CA1033: Interface methods should be callable by child types

 

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The latest version of this topic can be found at CA1033: Interface methods should be callable by child types.

TypeName|InterfaceMethodsShouldBeCallableByChildTypes|
|CheckId|CA1033|
|Category|Microsoft.Design|
|Breaking Change|Non-breaking|

An unsealed externally visible type provides an explicit method implementation of a public interface and does not provide an alternative externally visible method that has the same name.

Consider a base type that explicitly implements a public interface method. A type that derives from the base type can access the inherited interface method only through a reference to the current instance (this in C#) that is cast to the interface. If the derived type re-implements (explicitly) the inherited interface method, the base implementation can no longer be accessed. The call through the current instance reference will invoke the derived implementation; this causes recursion and an eventual stack overflow.

This rule does not report a violation for an explicit implementation of IDisposable.Dispose when an externally visible Close() or System.IDisposable.Dispose(Boolean) method is provided.

To fix a violation of this rule, implement a new method that exposes the same functionality and is visible to derived types or change to a nonexplicit implementation. If a breaking change is acceptable, an alternative is to make the type sealed.

It is safe to suppress a warning from this rule if an externally visible method is provided that has the same functionality but a different name than the explicitly implemented method.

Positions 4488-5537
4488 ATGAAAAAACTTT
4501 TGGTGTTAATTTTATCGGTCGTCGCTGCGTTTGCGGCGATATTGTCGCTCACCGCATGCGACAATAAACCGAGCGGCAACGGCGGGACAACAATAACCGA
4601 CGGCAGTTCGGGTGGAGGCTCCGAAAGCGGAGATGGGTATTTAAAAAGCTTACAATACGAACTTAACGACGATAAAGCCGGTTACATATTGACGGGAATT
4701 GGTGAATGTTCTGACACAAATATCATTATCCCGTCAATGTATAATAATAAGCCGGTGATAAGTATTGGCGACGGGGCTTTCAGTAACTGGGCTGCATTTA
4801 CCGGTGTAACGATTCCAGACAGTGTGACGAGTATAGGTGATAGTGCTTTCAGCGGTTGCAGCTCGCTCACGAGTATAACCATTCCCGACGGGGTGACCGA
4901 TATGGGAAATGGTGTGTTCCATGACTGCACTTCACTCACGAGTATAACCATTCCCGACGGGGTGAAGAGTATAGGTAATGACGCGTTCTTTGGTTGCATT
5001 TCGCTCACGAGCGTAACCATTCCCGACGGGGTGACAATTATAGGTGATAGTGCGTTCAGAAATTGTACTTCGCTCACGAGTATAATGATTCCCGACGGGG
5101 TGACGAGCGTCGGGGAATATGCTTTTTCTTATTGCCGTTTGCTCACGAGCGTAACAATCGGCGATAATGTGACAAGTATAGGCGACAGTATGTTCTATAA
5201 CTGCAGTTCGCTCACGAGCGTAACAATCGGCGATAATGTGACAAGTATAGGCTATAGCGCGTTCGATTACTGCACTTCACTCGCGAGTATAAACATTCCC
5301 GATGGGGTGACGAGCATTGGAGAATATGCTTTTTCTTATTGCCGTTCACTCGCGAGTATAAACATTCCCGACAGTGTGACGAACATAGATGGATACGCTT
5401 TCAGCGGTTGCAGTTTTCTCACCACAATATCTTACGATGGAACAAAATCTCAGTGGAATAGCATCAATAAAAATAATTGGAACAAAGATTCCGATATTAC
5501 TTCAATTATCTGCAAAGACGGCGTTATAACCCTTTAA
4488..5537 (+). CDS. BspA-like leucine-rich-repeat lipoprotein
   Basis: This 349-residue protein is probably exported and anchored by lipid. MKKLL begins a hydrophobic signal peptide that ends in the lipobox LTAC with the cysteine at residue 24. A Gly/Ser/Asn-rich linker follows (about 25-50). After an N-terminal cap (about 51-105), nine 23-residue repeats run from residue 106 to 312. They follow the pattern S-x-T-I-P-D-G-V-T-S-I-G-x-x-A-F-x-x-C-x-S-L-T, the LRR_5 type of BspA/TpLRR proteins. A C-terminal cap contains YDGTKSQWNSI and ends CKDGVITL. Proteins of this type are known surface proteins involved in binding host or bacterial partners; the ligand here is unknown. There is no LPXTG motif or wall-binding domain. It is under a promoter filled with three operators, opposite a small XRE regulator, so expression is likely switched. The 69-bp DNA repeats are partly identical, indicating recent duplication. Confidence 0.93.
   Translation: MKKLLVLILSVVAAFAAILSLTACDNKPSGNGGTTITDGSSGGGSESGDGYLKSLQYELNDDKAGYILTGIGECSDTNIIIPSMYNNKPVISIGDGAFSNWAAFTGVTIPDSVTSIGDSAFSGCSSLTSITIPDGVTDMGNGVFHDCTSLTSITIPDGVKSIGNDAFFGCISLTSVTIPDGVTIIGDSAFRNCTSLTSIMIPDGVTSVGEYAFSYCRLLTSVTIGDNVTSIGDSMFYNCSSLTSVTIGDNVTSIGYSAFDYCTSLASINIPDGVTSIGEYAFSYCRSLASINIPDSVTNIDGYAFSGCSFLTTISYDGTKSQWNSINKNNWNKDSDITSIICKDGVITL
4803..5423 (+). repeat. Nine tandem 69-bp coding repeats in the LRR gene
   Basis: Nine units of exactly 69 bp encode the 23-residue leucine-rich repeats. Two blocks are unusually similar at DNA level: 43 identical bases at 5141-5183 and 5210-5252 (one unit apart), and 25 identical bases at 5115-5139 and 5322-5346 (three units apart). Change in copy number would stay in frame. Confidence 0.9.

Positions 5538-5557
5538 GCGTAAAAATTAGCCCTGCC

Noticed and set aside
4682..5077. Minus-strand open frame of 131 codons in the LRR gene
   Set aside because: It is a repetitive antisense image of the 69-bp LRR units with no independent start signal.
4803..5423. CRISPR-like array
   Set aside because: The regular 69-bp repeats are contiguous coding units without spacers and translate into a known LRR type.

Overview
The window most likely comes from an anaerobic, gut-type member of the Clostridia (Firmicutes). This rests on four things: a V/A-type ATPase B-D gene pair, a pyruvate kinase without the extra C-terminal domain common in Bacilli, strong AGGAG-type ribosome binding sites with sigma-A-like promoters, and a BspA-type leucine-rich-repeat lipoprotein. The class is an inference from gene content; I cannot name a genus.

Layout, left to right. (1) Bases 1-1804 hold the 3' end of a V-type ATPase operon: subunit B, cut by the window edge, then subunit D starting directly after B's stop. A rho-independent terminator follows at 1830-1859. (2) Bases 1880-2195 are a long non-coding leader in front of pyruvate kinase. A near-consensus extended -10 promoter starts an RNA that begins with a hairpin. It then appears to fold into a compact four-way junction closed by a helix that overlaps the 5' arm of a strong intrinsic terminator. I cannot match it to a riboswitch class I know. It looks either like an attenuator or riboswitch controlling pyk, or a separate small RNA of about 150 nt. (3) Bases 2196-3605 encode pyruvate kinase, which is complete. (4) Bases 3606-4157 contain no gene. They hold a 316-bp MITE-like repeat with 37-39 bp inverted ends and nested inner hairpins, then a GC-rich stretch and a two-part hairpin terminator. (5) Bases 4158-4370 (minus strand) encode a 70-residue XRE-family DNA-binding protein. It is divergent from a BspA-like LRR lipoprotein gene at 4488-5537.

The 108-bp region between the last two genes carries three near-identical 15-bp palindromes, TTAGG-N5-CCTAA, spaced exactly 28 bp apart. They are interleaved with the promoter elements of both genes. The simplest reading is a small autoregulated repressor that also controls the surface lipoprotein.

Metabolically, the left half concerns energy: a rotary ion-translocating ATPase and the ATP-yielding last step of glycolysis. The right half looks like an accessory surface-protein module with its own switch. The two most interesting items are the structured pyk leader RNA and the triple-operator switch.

The following example shows a type, ViolatingBase, that violates the rule and a type, FixedBase, that shows a fix for the violation.

using System;

namespace DesignLibrary
{
   public interface ITest
   {
      void SomeMethod();
   }

   public class ViolatingBase: ITest
   {
      void ITest.SomeMethod()
      {
         // ...
      }
   }

   public class FixedBase: ITest
   {
      void ITest.SomeMethod() 
      {
         SomeMethod();
      }

      protected void SomeMethod()
      {
         // ...
      }
   }

   sealed public class Derived: FixedBase, ITest
   {
      public void SomeMethod()
      {
         // The following would cause recursion and a stack overflow.
         // ((ITest)this).SomeMethod();

         // The following is unavailable if derived from ViolatingBase.
         base.SomeMethod();
      }
   }
}

Interfaces

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